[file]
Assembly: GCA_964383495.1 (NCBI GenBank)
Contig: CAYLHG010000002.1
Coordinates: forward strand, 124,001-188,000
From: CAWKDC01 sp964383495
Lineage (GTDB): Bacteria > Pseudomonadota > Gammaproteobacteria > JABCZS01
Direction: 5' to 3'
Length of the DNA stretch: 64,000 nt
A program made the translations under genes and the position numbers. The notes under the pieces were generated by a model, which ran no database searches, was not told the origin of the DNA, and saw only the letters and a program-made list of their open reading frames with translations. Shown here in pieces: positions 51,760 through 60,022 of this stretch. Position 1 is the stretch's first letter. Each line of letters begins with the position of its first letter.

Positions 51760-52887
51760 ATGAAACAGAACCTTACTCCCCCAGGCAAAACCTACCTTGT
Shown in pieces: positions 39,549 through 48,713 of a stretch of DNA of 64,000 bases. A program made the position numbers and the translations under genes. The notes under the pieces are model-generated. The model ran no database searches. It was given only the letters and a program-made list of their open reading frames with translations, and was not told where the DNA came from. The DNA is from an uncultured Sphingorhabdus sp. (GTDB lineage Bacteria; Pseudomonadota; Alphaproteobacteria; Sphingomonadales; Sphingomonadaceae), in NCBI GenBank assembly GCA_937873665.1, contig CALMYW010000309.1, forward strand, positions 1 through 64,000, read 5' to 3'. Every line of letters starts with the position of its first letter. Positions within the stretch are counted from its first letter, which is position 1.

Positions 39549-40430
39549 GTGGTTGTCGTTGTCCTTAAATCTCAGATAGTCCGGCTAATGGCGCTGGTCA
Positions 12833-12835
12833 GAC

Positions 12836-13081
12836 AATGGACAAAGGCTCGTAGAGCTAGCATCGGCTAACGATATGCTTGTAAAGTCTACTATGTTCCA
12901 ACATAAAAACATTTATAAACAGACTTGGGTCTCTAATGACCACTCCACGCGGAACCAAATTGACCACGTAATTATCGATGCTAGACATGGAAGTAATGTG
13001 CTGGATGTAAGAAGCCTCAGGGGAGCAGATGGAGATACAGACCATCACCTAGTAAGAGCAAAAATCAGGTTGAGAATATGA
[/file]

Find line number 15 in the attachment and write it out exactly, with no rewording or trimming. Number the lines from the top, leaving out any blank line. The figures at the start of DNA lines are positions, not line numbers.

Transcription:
12833 GAC